Can You Answer “Yes” to These Three Important Workplace Questions?


I'm often reminded of three challenging questions that are asked by Paul O'Neill, former CEO of Alcoa and former US Treasury Secretary.

I've mentioned the questions before, in this blog post about Eric Ries and an employee's bill of rights. See more blog posts and my podcast with Mr. O'Neill.

Sadly, I'm reminded of the questions when I'm around people who cannot answer “yes” to them in healthcare workplaces. This is a widespread problem.

I found this 2012 article where Mr. O'Neill asks these questions:

“I believe an organization has the potential for greatness if every person can say yes to three questions without reservation,” Mr. O'Neill said.

Notice how he frames this as “potential” for organizational “greatness?” He's not saying we should be respectful for the sake of being respectful. There's nothing wrong with being respectful, and I wish it were always the default way of operating. I think Toyota also makes a case for why “respect for people” is the best long-term business strategy if we're looking to be successful and sustain success.

It's win/win… being respectful and being successful go hand in hand. Is it possible to be successful without respect for people? Sure… for a while. But is that sustainable?

So, the three questions are:

  1. “Can I say every day I am treated with dignity and respect by everyone I encounter without respect to my pay grade, or my title, or my race, or ethnicity or religious beliefs or gender?
  2. Am I given the things I need – education, training, tools, encouragement – so I can make a contribution to this organization that gives meaning to my life?
  3. Am I recognized for what I do by someone I care about?”

To the first question, Mr. O'Neill says:

“And you know, there are not a lot of places like that.”

I posted these questions on LinkedIn and generated a lot of discussion and response.

One friend of mine who is a Lean-thinking manager in a hospital said he was going to ask those questions of his team. I'm hoping he'll share some thoughts in a comment, even if he does so anonymously here.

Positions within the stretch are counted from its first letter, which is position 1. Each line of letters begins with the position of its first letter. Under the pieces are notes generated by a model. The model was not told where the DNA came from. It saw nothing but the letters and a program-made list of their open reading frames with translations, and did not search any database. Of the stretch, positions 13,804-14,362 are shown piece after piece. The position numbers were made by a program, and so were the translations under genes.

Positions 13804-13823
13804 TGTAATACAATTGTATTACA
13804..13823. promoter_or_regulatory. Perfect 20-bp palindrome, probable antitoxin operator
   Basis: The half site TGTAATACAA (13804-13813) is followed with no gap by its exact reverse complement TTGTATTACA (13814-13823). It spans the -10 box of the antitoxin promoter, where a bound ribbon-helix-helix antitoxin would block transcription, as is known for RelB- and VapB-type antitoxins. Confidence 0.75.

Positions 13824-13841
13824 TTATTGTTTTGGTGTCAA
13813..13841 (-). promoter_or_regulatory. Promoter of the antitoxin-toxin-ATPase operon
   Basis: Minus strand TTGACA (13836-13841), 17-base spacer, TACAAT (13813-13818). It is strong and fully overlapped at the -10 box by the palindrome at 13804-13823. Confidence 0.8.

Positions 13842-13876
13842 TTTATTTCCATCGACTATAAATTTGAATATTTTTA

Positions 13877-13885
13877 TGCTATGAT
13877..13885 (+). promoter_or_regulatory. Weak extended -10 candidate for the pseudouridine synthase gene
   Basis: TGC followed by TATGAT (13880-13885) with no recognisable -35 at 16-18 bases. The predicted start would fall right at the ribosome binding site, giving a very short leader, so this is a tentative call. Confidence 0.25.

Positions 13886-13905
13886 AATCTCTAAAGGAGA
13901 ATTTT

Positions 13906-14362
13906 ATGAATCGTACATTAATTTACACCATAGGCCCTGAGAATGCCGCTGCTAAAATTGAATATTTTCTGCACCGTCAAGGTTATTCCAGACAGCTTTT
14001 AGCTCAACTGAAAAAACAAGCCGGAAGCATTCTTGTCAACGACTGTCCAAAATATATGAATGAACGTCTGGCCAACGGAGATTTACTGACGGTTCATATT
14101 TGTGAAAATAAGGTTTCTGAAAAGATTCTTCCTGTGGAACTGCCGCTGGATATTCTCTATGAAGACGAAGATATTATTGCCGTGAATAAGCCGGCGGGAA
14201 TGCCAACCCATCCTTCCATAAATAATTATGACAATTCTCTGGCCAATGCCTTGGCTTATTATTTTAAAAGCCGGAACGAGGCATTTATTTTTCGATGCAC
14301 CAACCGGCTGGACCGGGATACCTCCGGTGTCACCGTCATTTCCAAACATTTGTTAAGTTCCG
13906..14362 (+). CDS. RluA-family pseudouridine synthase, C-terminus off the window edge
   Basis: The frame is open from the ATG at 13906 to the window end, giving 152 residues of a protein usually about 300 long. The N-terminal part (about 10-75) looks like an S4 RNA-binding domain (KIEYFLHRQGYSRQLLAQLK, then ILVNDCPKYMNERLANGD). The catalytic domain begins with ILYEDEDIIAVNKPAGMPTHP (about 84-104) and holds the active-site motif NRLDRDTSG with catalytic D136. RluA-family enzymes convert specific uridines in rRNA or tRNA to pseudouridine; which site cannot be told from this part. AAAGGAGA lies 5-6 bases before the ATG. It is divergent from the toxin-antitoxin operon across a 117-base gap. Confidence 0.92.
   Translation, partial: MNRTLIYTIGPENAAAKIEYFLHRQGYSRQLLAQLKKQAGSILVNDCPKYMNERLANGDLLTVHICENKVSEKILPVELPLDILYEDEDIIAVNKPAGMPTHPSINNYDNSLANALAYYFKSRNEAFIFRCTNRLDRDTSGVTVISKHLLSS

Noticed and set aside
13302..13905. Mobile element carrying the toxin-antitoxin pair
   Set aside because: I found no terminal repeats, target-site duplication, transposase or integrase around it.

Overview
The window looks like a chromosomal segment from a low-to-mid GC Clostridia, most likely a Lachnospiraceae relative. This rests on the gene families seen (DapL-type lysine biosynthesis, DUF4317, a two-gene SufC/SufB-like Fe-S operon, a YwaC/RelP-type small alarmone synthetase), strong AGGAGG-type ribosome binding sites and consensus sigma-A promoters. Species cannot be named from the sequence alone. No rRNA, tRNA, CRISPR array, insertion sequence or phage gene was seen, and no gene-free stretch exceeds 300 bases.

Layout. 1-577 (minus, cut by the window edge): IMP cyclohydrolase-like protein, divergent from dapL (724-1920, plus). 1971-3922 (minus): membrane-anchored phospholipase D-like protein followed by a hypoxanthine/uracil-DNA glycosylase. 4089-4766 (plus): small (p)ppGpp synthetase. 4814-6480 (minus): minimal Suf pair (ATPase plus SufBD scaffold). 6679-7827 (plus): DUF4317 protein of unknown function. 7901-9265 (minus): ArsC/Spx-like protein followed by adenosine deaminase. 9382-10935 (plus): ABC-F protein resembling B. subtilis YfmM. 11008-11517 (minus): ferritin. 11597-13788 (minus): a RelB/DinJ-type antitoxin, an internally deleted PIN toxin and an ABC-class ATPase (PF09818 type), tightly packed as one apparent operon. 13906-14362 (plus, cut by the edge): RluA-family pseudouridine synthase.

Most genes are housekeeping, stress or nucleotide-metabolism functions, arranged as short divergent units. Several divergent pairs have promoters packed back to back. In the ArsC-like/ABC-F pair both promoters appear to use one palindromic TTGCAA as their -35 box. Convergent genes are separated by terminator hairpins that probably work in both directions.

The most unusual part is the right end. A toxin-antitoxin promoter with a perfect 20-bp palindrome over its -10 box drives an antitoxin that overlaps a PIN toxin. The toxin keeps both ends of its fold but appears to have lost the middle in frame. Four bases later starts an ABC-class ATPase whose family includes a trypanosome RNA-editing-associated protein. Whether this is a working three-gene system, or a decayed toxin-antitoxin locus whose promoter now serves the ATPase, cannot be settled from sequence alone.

As with patient safety (as I've blogged about), we have to move beyond lip service.

Mr. O'Neill says, in the article (which is a great read):

“Every company I know of says somewhere in its annual report, ‘People are our most important resource,' but my observation from all these places I had worked was that there was no evidence it was true.”

Respect is the reason why we focus on employee safety and patient safety. Respect means we partner with people to improve. This all goes hand in hand.

How would you answer those three questions? You can answer the Twitter polls, shown below, or leave a comment at the bottom of this post.

What can we do to increase the number of people who can say yes to that question in the workplace?

What do you think? Please scroll down (or click) to post a comment. Or please share the post with your thoughts on LinkedIn – and follow me or connect with me there.

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Mark Graban
Mark Graban is an internationally-recognized consultant, author, and professional speaker, and podcaster with experience in healthcare, manufacturing, and startups. Mark's new book is The Mistakes That Make Us: Cultivating a Culture of Learning and Innovation. He is also the author of Measures of Success: React Less, Lead Better, Improve More, the Shingo Award-winning books Lean Hospitals and Healthcare Kaizen, and the anthology Practicing Lean. Mark is also a Senior Advisor to the technology company KaiNexus.


  1. I began sharing these to my team last week after you posted them. My first pass was sharing them in a huddle and that resulted in a couple of great sessions where teams were recognizing each other during our “celebrations and recognitions” part.

    I asked if saying yes to these questions was important to my team and I received a very engaged “YES”! I let them know I am committed to working with them and receiving feedback whenever they feel the answer is “NO” (or a very struggled/barely-got-there “YES”)

    I added a focus on these three questions to my leader standard work kanban each week.

    The few team huddles I have shared this hasn’t resulted in feedback which points to opportunities for improvement yet. One group said they want to explore more in-depth with our mini-team meeting. Another group gave me feedback that it would be easier to give their thoughts on this at a 1:1 so I will add as a focus in my leadership rounding.

    So I am going to try the different methods to help uncover what I can do to help people say YES. These questions match my personal values and also resonated with my team.

    On a personal note, it is a bit scary as a leader to put these out there but I can only improve if I am humble so the fright is worthwhile!

    Thank you again for sharing these Mark!

    • Thanks for sharing your story, Brian.

      Asking for feedback always opens the risk of hearing something that stings. Getting feedback from early readers of “Measures of Success” has led to a few moments like that… but the sting goes away and you can improve as a result.

  2. “What can we do to increase the number of people who can say yes to that question in the workplace?”

    The rate of “increase” cannot exceed the rate of increase of leaders adopting the principles that I believe we see espoused by Deming, et al. Change the hearts of leaders and you will change the culture. The US still begets knucklehead leadership and managers bent on ranking, internal competition, parent/child relationships… shall I go on?


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